Performance, theatre and science by Nicola Triscott

Nicola Triscott is a cultural producer and writer, blogging on the intersections between art, science, technology and society in a global context.

Some excerpts from the post on theater and science dated 16/04/2012:

…Setting up Arts Catalyst 18 years ago, I wanted to explore and develop new types of engagement between artists and scientists to see if it was possible to create more symbiotic relationships between the two fields. I was also interested in seeking out artists whose work might express both the form and content of an interdisciplinary engagement. Some of our early work (around 1994-96) included theatre workshops and commissions. I didn’t consciously move away from theatre, but the playwright Diane Samuels, who attended our 1997 Eye of the Storm art and science conference at the Royal Institution, noted that the speakers were mainly visual artists (as well as scientists), and not theatre practitioners, and it led her to wonder: “Is there a playwright who has truly collaborated with a scientist rather than used scientific material to feed their work? Is such a thing possible?”

It was a question that Samuels went on to explore in her playwriting, while the Arts Catalyst has continued to work with artists across a broad spectrum of visual arts and contemporary performance practices…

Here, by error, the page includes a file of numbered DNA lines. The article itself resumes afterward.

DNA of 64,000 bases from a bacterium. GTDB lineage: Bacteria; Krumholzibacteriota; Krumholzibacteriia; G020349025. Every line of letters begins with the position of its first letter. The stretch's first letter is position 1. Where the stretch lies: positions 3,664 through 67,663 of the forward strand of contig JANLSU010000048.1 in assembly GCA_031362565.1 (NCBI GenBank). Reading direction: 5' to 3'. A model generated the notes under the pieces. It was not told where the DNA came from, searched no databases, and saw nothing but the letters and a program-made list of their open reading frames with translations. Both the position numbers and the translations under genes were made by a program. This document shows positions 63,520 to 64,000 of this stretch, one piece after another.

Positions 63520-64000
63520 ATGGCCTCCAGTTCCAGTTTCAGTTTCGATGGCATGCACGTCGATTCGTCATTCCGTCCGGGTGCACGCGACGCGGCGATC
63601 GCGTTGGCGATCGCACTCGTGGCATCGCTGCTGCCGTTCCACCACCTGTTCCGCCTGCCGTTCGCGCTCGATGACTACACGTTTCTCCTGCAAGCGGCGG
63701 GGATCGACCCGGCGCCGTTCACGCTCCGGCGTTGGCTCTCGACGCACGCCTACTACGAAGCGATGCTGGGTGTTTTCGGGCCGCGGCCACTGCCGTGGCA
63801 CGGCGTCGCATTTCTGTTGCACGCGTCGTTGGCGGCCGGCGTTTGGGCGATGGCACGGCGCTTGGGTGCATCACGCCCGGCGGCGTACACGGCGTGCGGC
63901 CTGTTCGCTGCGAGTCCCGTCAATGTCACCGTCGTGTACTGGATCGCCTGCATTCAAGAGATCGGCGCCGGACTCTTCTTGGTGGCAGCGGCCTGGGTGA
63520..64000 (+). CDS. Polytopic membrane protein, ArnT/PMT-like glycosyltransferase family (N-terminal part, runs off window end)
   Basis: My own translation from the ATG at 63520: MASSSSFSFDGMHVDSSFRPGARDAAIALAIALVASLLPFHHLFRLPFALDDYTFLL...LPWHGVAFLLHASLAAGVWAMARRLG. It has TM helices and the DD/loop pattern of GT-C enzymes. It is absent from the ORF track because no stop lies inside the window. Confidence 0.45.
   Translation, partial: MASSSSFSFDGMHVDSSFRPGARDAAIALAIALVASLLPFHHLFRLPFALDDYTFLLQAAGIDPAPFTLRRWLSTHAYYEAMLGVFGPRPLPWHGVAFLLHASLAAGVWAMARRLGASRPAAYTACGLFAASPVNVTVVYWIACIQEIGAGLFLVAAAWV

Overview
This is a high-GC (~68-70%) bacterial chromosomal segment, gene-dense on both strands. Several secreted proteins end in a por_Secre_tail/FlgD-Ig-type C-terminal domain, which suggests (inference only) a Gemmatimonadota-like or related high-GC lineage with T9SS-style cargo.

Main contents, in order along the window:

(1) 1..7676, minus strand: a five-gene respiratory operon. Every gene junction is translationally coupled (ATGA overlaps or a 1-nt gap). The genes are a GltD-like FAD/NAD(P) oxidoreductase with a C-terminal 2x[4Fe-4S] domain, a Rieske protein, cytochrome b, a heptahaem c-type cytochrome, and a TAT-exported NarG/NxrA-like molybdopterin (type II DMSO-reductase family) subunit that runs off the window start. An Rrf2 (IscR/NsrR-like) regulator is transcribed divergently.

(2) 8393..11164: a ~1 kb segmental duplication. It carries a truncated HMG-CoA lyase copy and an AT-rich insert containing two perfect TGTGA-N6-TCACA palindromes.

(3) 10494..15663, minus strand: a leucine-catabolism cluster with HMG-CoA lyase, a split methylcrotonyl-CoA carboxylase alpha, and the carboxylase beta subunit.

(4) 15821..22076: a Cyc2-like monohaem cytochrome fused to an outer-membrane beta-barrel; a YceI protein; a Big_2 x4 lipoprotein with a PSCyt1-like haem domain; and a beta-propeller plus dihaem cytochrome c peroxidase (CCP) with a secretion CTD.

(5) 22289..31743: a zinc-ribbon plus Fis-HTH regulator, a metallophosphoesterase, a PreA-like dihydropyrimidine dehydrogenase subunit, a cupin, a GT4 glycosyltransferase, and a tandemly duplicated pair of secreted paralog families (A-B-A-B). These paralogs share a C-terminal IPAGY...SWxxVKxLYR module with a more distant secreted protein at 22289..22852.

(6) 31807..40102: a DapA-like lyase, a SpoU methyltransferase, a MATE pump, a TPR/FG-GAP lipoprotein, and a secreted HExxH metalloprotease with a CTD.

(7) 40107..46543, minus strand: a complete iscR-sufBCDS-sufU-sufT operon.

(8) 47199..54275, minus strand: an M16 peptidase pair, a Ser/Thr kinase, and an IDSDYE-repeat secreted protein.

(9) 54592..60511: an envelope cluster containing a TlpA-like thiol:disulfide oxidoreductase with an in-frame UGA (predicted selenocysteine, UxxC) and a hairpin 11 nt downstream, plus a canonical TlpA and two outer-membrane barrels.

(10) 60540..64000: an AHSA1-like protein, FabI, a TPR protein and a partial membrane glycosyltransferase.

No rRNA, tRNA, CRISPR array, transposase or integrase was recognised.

…Lately, just as there is an explosion of visual artists engaging with science, there seems to be a huge increase in theatre shows that incorporate scientific ideas. Of course, no one goes to the theatre or to an art gallery to find out about science. At least, I don’t think so – there are surely better ways to find out about science. They go for an experience that will be social, transformative, uplifting, challenging, entertaining. So the issue is always: is the work good? Does it uplift, unsettle, move, provoke or fascinate?…

…there is some exciting stuff around by contemporary theatre makers, who are intrigued by science and its cultural and societal implications, and incorporating it into their work; many of whom are also experimental in their processes and form. Curious Directive, Third Angel, Unlimited, and Reckless Sleepers have been brought to my attention…

 

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